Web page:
15 October, 2015

Gil Brandao wrap blouse

Since I make lots of sleeveless tops that are loose, lightweight and non-clingy (think silk crepe de chine) this body-hugging wrap blouse pattern - and its intriguing description - was something new for my repertoire.

Gil Brandao wrap blouse
The body-hugging look certainly is a departure from my norm:  my son, upon seeing it said, ooo, fancy!  are you going out somewhere special tonight?  which surprised me to no end.

Its pattern is published in a book of Gil Brandao's designs, and is reviewed, with a scale drawing of the pattern, at Studio Faro's blog as one of their pattern puzzle entries. Thank you, Anita!

I looked at the pattern and thought, if I'm to make a wearable item here, I have to consider how to finish all the edges.  In the original design (I don't want to embed it here without permission) the armscye is a deep and narrow wedge, and I worried that I wouldn't be able to finish it nicely, what with binding in two directions in such a tight corner.  My solution?  I added a side seam to it:

Now each side of the armscye (the armscye is that deep vertical "dart" between the two pieces) had its own seam allowance that continued all the way down the side seam, and finishing said edges became easy.  For a nice clean finish,  I turned all SA's over twice to make a narrow hem along all edges and edgestitched.  There was a lot of basting involved, but the end result was very much worth the time.  As it turned out, at 115 cm, my fabric was too narrow to create the entire garment out of one piece, so the side seam was a necessity.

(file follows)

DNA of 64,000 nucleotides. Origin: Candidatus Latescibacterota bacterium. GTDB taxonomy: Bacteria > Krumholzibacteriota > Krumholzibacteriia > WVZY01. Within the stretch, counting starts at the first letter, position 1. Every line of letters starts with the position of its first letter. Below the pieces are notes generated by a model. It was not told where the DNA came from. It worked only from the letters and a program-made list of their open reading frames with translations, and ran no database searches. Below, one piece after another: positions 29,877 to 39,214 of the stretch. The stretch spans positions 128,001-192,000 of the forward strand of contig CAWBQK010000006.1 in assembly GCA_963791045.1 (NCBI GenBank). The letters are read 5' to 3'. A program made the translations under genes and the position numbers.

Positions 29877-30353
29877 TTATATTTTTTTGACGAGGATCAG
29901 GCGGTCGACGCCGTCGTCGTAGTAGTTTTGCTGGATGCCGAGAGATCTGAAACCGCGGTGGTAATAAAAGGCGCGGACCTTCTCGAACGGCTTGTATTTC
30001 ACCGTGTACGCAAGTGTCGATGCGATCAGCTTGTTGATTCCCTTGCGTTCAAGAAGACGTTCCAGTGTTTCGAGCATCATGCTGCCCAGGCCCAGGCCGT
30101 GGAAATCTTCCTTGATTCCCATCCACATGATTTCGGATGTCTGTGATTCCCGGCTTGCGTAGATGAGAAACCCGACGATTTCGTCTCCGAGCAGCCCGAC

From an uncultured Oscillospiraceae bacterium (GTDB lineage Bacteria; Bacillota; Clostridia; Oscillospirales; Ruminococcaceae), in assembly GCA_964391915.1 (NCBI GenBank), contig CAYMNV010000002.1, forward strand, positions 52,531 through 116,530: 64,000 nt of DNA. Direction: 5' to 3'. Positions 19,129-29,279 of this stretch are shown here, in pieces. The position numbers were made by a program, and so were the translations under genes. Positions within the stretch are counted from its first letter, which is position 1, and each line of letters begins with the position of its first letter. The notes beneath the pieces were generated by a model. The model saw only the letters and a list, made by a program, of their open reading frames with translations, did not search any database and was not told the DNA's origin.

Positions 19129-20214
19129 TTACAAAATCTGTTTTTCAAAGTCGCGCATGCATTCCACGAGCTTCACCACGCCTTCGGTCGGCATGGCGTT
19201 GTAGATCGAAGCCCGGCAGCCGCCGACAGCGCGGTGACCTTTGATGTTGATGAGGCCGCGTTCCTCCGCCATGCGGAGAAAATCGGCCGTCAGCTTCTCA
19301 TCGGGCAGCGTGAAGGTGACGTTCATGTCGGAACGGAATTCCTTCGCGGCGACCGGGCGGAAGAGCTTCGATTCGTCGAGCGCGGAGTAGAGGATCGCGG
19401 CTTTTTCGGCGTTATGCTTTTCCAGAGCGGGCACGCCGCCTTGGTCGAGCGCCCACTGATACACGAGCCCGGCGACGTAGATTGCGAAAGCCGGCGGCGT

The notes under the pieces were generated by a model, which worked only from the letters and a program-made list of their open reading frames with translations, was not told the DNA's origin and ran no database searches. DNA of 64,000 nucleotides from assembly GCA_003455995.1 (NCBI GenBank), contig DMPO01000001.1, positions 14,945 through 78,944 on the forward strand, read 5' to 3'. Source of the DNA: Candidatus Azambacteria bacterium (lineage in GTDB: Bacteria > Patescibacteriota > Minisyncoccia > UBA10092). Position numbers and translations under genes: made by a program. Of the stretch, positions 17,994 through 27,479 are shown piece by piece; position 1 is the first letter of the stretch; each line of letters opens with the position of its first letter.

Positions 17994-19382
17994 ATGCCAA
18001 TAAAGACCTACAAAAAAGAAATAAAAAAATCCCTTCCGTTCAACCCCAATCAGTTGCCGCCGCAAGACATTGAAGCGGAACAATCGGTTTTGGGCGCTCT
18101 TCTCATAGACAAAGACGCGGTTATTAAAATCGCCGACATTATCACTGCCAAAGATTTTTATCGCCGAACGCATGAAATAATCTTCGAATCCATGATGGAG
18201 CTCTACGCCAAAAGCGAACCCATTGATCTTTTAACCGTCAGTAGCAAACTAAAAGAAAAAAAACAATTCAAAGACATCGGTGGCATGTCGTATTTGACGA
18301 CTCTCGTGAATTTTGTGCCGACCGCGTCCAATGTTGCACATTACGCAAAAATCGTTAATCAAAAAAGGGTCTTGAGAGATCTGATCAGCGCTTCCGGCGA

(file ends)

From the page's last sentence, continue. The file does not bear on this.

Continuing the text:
End of story?  Not quite.  When I tried it on, I realized that this design exposes lots of belly flesh unless worn with/over a very high waisted bottom. I don't wear high waisted bottoms.  This also demanded a solution, so  I added a lower panel to the under-lapping (left) side of the wrap:

A fun little winter project!
 The advantage of this added panel is that, since it's separate from the back lower panel from the waist down, it can be tucked inside slacks or a skirt.  Now both my  modesty and Gil's original concept of a body-hugging front with a little back peplum are preserved: